By on February 27, 2021

volvo emblem logo grille

Despite having already having Volvo Cars as one of its many subsidiaries, China’s Geely signaled roughly a year ago that it wanted to merge with the brand as part of its strategy to expand globally. Plans changed on this week when the company announced that the duo will be retaining their independent corporate structures, though they will continue working on a joint development program for electric vehicles.

This means more backing for the Lynk & Co. brand, a technology-focused joint venture Geely launched with Volvo in 2016. Lynk is hoping to bridge the gap between traditional vehicle sales and subscription-based models, while also pioneering telematics and other connected services that look like an invasion of privacy to some and a technological breakthrough to others. Regardless, the industry as a whole seems convinced this represents the evolution of the automobile and a stable source of revenue for companies capable of monetizing large amounts of data — often with the help of the world’s largest technology firms. 

In a recent interview with Automotive News, Volvo CEO Håkan Samuelsson indicated that it wasn’t Volvo’s decision to dissolve the merger. But he did suggest that it was likely for the best, hinting that investors weren’t as keen on the idea as Geely was. At over $8.6 billion (USD), the Swedish brand is valued exceptionally high for its size. Reports from a Citi analysis claimed that important shareholders of the Chinese company expressed concerns that Volvo might be overvalued and could dilute their take. There were also claims that the pair had conflicting corporate cultures. Samuelsson did little to downplay either scenario.

“The valuation only matters on the day that someone is ready to pay,” he explained. “That being said, if you are bringing something in, then you have to determine the valuation and that could lead to endless discussions. But if you keep the companies separate, they can be evaluated separately. I think the capital markets see that as an advantage.”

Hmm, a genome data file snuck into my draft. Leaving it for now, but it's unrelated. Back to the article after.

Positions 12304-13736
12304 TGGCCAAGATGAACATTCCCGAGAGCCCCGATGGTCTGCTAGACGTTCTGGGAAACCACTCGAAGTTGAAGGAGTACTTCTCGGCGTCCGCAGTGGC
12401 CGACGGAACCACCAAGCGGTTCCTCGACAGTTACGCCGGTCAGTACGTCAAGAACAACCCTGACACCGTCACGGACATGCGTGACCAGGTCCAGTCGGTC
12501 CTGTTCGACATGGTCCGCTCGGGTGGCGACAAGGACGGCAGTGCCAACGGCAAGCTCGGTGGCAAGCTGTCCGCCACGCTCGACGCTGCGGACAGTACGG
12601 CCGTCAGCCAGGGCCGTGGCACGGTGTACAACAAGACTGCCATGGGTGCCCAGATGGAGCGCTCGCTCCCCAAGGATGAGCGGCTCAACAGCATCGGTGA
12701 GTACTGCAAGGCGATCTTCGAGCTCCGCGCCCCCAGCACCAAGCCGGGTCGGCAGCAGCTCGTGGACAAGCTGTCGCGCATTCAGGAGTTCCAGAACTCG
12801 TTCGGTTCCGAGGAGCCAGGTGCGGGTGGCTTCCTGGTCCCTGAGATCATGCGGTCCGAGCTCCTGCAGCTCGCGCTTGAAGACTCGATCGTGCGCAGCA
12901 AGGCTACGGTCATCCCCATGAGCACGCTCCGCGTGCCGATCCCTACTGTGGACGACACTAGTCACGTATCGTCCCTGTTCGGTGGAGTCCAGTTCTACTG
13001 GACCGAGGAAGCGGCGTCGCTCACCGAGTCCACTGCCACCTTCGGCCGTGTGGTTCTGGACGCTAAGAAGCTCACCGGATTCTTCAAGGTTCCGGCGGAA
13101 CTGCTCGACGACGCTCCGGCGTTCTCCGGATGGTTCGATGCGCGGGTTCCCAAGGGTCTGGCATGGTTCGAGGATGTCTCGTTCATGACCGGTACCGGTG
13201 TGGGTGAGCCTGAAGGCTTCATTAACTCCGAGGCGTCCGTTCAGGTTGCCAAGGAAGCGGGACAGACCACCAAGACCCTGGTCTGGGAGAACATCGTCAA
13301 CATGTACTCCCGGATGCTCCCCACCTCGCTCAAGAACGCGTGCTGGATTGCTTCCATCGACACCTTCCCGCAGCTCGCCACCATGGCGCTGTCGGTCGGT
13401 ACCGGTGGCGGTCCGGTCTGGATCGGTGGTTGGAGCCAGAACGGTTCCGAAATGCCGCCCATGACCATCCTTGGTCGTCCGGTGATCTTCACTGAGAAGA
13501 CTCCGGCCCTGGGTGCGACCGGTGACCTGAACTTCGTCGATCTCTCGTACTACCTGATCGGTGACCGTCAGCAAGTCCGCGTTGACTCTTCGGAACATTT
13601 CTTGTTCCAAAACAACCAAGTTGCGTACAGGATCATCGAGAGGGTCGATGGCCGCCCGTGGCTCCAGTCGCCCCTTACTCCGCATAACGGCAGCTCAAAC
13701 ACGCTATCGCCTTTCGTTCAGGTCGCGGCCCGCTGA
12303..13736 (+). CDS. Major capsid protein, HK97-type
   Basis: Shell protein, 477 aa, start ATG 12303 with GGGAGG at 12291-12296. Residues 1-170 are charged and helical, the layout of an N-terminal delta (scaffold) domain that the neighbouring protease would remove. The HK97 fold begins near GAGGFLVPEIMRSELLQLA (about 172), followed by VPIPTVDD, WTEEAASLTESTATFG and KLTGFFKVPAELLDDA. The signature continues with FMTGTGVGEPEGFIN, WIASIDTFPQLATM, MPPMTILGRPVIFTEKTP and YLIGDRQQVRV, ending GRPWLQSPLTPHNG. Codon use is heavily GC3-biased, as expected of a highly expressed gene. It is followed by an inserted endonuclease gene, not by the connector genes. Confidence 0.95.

Ultimately, he believes both companies would be better served by continuing to collaborate on EVs and software development. When asked about the cost benefits of combining efforts on those programs, instead of a going through with a traditional merger, he made it clear the tech stuff mattered most to Volvo — even if it wasn’t obvious to outsider eyes.

“They are so important but they are difficult to measure,” Samuelsson said. “If you are focused on hardware, then you could say, ‘OK, now I buy twice the volume of this shock absorber and I get 8 percent cost saving.’ It is very easy to measure. But if the synergies mean you will get something such as the Auto Pilot to market six months faster than expected and it’s better than if you did it alone, how do you value that? Unfortunately, I cannot quantify that as easily as with something more traditional.”

[Image: Volvo Cars]

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14 Comments on “Geely Nixes Volvo Merger, Volvo CEO Explains...”

  • avatar
    DC Bruce

    It would be nice if Volvo could build vehicles that don’t compete with JLR for last place in reliability ratings. I find their designs — especially the interiors — to be very attractive. And, for decades, Volvo has had the most comfortable seats around. But, as one would expect, their turbocharged, supercharged, hybrid power system is, apparently, a nightmare of complexity.

    • 0 avatar

      That’s what a warranty is for, and an extended warranty if you plan to keep it longer.

      So far, no issues of note with our 2nd gen XC60. Our 1st gen one did end up having some issues regarding a squealing belt that was fixed under extended warranty. Kept that one until we were north of 90,000 miles.